But go to Bangkok, Rio, Panama, Sydney, Dubai and many other airports and you will find these stores for you convenience.
Meanwhile Lufthansa and Frankfurt airport have just announced the e-commerce portal so incoming travelers can pre-order for delivery of their purchases on arrival too. But, these goods will not be Duty or Tax free for the reasons explained above.
The United Nations Climate Change people (UNEP) got the message some time ago with their “Kick the CO2 habit“ presentation, which states:
* Pack lighter suitcases. World CO2 savings would be 2 million tonnes a year if every airline passenger cut the weight of baggage to below 20 kg and bought duty free goods on arrival.
Arrivals Duty Free shopping is expanding, one way or another, with or without tax, so it is best to search for the various rules that apply to your travel plan – and that is the service we provide.
Just go to our home page, choose your language flag and enter the airline, airport or destination city or country and check before you fly!
*Indian airlines have become very strict on what is known as "the one-bag rule" - what they allow you to carry on board - so be careful.
** You can now pre-order online and in advance for many airports and collect your goods inbound when you land.
Buying duty free on arrival is a little known concept to European or North American travellers who have always expected to buy their tax free goods on departure and carry them around the globe for export. But there are two countries in Europe where you can also buy on arrival, Switzerland and Norway.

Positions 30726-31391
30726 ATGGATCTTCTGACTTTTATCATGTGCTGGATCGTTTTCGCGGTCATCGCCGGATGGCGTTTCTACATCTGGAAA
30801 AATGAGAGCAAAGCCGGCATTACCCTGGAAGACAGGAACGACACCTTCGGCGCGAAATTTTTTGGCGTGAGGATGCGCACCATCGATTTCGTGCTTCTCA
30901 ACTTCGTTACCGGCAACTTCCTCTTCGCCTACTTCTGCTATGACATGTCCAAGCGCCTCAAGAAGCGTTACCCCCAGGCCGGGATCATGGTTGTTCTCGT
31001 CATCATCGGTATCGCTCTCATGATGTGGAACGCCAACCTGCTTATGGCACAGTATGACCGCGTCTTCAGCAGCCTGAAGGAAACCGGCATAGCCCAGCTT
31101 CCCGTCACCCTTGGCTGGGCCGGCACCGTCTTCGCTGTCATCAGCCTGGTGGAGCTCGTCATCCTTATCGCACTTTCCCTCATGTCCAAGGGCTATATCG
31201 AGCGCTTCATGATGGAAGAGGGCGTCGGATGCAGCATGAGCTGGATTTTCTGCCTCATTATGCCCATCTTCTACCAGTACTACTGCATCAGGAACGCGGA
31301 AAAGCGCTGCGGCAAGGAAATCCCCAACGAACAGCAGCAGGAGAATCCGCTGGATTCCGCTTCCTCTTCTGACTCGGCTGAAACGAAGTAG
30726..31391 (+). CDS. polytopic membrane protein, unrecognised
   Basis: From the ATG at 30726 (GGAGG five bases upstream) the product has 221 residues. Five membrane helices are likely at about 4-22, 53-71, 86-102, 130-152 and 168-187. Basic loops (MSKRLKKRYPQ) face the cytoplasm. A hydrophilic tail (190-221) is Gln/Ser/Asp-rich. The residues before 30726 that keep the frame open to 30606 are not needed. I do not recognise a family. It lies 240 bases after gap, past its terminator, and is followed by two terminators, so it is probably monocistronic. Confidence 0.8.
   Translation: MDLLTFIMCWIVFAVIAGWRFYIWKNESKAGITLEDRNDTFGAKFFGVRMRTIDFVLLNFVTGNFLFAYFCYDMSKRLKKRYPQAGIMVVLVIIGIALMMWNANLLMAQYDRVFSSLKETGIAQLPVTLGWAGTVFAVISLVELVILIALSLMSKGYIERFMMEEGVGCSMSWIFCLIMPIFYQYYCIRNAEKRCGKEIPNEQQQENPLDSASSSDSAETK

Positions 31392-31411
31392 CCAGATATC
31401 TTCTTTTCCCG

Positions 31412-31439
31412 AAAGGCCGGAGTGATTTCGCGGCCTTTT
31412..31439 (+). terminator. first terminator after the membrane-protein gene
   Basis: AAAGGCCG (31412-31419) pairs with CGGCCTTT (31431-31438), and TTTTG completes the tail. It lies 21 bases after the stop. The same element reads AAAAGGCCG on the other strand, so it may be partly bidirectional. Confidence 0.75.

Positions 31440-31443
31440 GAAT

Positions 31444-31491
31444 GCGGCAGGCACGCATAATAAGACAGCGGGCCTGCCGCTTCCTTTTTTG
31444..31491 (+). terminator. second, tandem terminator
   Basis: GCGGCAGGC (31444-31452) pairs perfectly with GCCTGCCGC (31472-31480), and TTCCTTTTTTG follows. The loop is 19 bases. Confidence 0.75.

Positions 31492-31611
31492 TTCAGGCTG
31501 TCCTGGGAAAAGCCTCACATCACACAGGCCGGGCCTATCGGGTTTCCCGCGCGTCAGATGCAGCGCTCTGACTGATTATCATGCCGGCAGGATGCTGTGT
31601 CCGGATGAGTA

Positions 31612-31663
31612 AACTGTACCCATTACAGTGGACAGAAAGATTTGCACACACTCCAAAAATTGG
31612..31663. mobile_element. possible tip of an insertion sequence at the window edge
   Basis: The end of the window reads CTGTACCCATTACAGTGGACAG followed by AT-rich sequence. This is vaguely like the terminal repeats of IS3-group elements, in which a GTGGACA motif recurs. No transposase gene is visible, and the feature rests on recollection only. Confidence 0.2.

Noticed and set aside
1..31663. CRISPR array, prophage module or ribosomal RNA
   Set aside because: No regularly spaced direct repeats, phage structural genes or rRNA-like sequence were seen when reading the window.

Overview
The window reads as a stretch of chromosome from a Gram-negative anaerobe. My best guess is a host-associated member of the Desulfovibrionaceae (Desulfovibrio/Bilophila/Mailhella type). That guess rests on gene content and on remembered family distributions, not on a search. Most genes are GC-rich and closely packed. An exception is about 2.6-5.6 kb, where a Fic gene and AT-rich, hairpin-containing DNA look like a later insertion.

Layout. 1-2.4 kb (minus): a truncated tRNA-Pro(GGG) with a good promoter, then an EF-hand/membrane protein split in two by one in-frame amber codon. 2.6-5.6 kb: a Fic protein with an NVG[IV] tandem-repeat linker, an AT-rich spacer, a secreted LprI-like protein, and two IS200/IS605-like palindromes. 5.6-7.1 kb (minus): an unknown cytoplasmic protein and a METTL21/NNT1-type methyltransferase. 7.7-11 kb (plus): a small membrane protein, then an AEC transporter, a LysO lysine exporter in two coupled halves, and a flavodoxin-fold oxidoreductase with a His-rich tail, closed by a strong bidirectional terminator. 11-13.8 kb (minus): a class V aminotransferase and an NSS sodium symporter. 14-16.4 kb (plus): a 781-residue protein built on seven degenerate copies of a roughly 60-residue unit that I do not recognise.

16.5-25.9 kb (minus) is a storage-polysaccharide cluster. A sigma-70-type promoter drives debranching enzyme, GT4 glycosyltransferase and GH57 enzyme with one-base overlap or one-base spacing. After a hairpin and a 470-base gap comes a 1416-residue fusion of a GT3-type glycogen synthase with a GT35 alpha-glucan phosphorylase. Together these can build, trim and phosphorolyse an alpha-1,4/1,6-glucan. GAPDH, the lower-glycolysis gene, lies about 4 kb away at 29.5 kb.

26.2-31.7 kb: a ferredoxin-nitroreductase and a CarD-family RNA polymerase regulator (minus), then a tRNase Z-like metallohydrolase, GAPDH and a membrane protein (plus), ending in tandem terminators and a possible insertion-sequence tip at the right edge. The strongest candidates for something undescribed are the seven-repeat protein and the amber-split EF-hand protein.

At Oslo’s Gardermoen airport, inbound arrival duty free shopping has been available for over 10 years, breaking the traditional convention of outbound selling in the departure lounge. Yesterday the Norwegian airport authorities and their partners Travel Retail Norway, previewed their new store in the baggage claim area. With 4000sq metres it will eventually be the largest store in the world to shop for duty free on arrival, rather than on departure.
Around the globe, flyers can shop on arrival in most Asian airports, some in China, Australasia and across the Pacific in all of Central and Latin America.
In Brazil and Argentina more than 30% of the trade is carried out in stores on arrival in the baggage claim area. In fact, the Brazilian duty free allowances allows for the purchase of up to 12 litres of whisky when purchased in the arrivals hall and you can see the cases stacked high, ready for the arriving passengers.
Overall, the world is starting to grasp the practicality of the concept of buying on arrival. Not only does this facilitate e-commerce for the stores, who have now introduced online duty free shopping, but this leads to easy collection of the goods too. Airlines are also waking up to the idea by introducing home delivery for some of the products they sell on board. Technically these delivered goods are neither tax or duty free, the airlines just pay the tax for you, so they can deliver to your home.
Next year, it is slated that Russia and their Eastern European neighbours will also introduce shopping on arrival in airports and Japan has also decided (again) to explore the idea.
Clearly the traveller is moving online and is pre-planning the journey in advance, whilst seeking quick and easy solutions to smooth this journey, including shopping. Consumers looking for duty free bargains are seeking the best prices by comparing in advance. These arrivals facilities add to that convenience and Oslo airport has seen the opportunity and grasped it with their giant new store.
To check where also you can buy on arrival and the duty free allowances for that country, check before you fly!